3 See Dennis Altman, Homosexual: Oppression and Liberation, 21, 106-109.

4 Lasch explains how Freud is falsely accused of biological determinism by pointing out how the girl also desires the mother, but cannot penetrate her, so therefore must shift the object of love from the mother to the father, involving the acceptance of a passive rather than phallic sexuality. For Freud, the formation of the Oedipus complex is very different in girls, since castration occurs before this point is reached — in boys the Oedipus complex occurs before symbolic castration takes place. So Freud’s theory of sexuality is inherently bisexual, since through socialization a woman must repress the phallic side of her sexuality, while a man must renounce his passive side. See Christopher Lasch, Haven in a Heartless World — The Family Besieged, 76-84.

5 See Maurice Godelier, The Mental and the Material. In this work, Godelier comments that the economic base, the site of the reproduction of the social relations of production, is distinguished not by activity (e.g. work) but by function. In other words, in precapitalist societies, religion or kinship relations may serve as the social infrastructure, whereas in our own society they occupy the superstructure. This reconfiguration of the classic base/superstructure argument would probably have been useful for Hennessey to criticize Butler.

6 See Hélène Cixous, ‘The Laugh of the Medusa’.

7 See Henri Lefebvre, Critique of Everyday Life.

8 Consider the ressentiment-fuelled opinions of Andrea Dworkin.

9 For example, see Maurice Godelier, The Enigma of the Gift, 108-70. Godelier departs from Baudrillard in seeing these societies as patriarchal, but he believes that social phenomena we perceive as being sexual may simply play a role in the reproduction of the social relations of production. For Baudrillard, sex is indivisible from symbolic exchange. However, the problem with Baudrillard’s position is that it lacks ethnographic detail, but he would argue this was merely a form of simulation.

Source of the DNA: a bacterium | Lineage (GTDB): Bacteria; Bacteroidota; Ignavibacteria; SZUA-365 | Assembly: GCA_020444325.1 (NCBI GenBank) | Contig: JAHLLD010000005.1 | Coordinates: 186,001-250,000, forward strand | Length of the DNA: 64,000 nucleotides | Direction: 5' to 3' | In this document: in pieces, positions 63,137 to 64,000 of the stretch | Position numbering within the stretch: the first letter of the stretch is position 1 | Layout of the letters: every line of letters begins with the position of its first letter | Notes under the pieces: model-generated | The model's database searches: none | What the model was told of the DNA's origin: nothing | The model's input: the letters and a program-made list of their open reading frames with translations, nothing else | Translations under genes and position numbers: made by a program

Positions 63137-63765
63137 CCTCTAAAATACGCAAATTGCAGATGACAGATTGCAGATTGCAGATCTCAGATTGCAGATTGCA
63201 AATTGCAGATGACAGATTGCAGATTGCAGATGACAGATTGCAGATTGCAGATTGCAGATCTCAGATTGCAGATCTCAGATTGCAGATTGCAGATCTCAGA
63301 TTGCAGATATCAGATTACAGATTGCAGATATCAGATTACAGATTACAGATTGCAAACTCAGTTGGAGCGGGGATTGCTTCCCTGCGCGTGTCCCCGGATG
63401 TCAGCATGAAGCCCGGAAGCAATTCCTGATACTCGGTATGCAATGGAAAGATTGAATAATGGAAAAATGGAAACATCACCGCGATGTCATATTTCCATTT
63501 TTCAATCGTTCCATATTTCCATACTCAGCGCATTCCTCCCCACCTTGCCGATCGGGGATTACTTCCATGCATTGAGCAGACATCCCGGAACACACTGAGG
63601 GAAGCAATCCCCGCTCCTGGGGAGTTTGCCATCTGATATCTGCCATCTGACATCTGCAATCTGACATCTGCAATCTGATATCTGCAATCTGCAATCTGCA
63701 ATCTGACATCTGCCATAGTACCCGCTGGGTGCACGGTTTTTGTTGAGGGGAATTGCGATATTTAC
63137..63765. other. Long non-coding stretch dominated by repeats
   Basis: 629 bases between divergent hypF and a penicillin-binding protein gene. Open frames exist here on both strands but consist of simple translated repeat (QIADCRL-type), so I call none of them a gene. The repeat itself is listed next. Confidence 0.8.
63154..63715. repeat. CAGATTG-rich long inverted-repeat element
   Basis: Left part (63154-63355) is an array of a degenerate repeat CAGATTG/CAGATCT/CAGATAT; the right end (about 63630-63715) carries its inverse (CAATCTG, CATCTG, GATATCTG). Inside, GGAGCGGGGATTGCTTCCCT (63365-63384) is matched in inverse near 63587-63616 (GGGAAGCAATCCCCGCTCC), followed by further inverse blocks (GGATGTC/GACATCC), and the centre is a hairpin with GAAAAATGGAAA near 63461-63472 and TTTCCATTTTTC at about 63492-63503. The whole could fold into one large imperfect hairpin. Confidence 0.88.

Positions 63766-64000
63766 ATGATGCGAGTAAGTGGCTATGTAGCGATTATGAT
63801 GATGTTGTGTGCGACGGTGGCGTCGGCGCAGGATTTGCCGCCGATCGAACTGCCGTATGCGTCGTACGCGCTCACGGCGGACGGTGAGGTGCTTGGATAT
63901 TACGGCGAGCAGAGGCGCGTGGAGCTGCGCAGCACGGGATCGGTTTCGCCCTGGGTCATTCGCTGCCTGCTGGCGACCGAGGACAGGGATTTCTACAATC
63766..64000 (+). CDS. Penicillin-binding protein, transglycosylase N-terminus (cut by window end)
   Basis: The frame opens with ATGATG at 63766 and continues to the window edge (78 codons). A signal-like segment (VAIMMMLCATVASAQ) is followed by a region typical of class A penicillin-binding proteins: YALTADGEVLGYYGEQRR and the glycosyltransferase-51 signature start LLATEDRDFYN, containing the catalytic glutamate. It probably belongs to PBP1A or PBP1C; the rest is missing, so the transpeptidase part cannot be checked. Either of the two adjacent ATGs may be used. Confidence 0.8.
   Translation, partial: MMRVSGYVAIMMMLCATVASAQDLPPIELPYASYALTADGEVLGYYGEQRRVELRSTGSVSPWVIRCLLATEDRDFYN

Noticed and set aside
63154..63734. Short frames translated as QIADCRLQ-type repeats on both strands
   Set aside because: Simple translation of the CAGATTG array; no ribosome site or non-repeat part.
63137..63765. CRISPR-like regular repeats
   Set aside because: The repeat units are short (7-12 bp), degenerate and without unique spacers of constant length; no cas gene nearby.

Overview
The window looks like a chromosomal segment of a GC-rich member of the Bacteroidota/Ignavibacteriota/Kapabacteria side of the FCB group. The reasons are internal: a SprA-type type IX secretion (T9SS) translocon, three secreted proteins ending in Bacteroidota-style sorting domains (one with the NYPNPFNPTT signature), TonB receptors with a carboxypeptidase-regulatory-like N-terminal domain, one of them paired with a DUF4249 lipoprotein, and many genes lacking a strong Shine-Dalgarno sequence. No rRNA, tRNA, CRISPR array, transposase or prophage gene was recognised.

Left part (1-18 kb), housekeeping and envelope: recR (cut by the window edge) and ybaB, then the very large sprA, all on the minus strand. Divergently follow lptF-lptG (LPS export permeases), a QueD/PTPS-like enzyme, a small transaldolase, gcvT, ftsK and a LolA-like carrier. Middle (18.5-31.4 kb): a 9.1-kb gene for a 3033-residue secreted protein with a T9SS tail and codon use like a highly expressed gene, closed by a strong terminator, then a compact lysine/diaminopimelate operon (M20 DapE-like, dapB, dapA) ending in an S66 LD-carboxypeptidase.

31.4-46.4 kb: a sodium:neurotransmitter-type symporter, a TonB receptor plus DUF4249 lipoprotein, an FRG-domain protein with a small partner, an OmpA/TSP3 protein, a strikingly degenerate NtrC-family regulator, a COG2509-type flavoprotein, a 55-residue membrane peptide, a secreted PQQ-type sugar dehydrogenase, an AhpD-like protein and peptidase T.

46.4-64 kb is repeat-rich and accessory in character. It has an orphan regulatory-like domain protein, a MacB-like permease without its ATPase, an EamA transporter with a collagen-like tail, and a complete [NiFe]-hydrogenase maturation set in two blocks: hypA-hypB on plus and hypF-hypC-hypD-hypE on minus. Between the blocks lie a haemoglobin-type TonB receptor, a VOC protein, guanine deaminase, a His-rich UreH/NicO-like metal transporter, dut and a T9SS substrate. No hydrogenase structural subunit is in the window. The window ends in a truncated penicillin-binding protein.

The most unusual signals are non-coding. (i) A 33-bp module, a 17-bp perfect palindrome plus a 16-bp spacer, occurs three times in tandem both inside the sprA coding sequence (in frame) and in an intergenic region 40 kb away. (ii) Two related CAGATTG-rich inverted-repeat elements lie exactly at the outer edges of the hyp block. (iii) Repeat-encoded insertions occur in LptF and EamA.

See Victoria Grace, Baudrillard’s Challenge for a lucid introduction to these ideas.


Altman, D. (1971) Homosexual: Oppression and Liberation. New York: New York University Press.

Baudrillard, J. (1975) The Mirror of Production. St Louis: Telos Press.

Bauman, Z. (1992) Intimations of Postmodernity. London: Routledge.

Cixous, H. (1985) ‘The Laugh of the Medusa’ in Marks, E. and Courtivron, I. (eds) New French Feminisms: An Anthology. Brighton: The Harvester Press Limited, 245-64.

Godelier, M. (1986) The Mental and the Material: Thought Economy and Society. London: Verso.

Godelier, M. (1999) The Enigma of the Gift. Cambridge: Polity Press.

Grace, V. (2000) Baudrillard’s Challenge: A Feminist Reading. London and New York: Routledge.

Lasch, C. (1995) Haven in a Heartless World: The Family Besieged. U.S.A.: W.W. Norton & Company.

Lefebvre, H. (1991) Critique of Everyday Life Volume 1: Introduction. London: Verso.

Marx, K. (1975) ‘Economic and Philosophical Manuscripts (1844)’. Early Writings. Harmondsworth: Penguin Books, 279-400.

Mészáros, I. (1970) Marx’s Theory of Alienation. London: The Merlin Press Ltd.

Liam McNamara is a PhD student in English Literature at Royal Holloway, University of London, UK.